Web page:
A striking work by Reko Rennie to commemorate the great injustice done to the Stolen Generations has been unveiled in a serene patch of parkland in Atherton Gardens public housing estate, in inner-city Melbourne.
The aptly named Remember Me comprises a number of bronze spears and a coolamon – a bark vessel traditionally used to carry babies – with accompanying seating, lighting and landscaping.
It was revealed to the public at the weekend during a poignant ceremony in Fitzroy to mark national Sorry Day – held on May 26 each year to recognise and remember members of the Stolen Generations and their families.
For Reko Rennie, a Kamilaroi/Gamilaroi man, making the work had an inevitable personal dimension. His grandmother, Juila, was stolen at the age of eight from her home in northern New South Wales, placed in various missions and forced into years of domestic servitude.
“Nan didn’t talk about these things because it was so traumatic, but as she got older those things came out and we found them out as a family,” he said.
The location for the work, on Wurundjeri land – abutting the now gentrified Fitzroy’s Gertrude Street shopping strip – has deep historical resonance.
From the 1920s, the suburb of Fitzroy was known as the urban heart of Aboriginal Victoria and gave birth to a number of key Aboriginal advocacy organisations. The gardens themselves were a gathering place for Aboriginal people who came to find and reconnect with their families.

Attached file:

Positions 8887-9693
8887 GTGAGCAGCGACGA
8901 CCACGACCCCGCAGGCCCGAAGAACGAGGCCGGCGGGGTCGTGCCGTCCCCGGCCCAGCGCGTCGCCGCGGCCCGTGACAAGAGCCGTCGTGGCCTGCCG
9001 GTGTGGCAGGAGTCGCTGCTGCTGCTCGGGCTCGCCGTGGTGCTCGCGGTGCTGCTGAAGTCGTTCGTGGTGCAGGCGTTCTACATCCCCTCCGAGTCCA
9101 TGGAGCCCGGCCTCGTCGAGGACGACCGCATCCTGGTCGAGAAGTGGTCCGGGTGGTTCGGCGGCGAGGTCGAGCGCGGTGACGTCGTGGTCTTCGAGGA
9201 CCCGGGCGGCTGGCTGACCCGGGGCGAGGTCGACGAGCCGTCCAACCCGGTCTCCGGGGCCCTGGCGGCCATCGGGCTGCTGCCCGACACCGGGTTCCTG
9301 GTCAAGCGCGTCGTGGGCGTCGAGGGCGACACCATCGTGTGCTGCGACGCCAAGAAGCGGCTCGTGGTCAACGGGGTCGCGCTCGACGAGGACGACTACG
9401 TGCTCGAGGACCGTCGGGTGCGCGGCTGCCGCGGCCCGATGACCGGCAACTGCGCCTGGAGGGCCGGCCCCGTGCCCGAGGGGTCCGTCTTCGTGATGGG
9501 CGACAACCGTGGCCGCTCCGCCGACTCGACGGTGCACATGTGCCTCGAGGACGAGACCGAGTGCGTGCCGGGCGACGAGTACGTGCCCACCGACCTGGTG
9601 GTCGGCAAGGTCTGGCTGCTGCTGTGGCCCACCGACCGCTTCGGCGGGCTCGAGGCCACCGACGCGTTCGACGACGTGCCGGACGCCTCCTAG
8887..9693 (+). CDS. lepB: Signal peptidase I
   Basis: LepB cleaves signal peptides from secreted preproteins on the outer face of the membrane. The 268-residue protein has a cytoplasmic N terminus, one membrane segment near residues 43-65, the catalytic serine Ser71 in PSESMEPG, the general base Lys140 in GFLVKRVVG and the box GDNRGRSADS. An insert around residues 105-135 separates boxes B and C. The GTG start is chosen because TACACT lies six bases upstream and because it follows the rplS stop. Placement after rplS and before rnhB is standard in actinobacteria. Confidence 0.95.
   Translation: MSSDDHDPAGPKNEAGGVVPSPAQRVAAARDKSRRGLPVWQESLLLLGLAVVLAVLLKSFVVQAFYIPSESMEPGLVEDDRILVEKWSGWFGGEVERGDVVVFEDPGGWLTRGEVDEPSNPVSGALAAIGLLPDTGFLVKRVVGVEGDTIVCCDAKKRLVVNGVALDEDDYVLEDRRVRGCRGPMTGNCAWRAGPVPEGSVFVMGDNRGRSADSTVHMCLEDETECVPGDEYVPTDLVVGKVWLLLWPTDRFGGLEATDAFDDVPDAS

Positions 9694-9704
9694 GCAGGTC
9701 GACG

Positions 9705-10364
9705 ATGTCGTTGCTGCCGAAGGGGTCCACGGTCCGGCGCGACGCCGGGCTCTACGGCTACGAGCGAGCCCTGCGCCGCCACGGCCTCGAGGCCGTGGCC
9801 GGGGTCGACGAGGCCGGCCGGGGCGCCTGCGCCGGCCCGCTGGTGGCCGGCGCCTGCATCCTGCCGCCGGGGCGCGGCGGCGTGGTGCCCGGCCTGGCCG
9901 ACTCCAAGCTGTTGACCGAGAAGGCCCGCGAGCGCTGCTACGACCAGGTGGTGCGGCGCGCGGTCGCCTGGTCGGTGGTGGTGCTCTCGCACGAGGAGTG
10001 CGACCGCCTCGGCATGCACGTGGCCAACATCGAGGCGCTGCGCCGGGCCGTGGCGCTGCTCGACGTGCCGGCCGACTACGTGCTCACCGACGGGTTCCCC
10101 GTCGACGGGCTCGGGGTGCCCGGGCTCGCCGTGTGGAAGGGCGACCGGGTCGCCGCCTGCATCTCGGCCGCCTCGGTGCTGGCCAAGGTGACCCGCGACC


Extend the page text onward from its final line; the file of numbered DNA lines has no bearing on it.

Ian Hamm, a Yorta Yorta man and CEO of the Victorian Aboriginal Community Controlled Health Organisation, said the marker’s true value would be felt long after an official launch.
Referring his own removal from his home in Fitzroy, and the lasting impact of that act on his life, he noted the marker’s “real importance will be tomorrow”.
“…Those moments when somebody like me, and there are many faces in the crowd I know who this might happen to, will just want to go somewhere and sit down and just recall and feel, and maybe cry. This will be the place that we come to do it, when nobody else is here, other than the spirit that this particular place will now have.”
The public artwork is the result of a collaboration between the City of Yarra and the Victorian Government with input from local Indigenous peoples and community groups including the national anti-poverty group the Brotherhood of St Laurence.
DAILY REVIEW IS A SUPPORTER OF THE BROTHERHOOD OF ST LAURENCE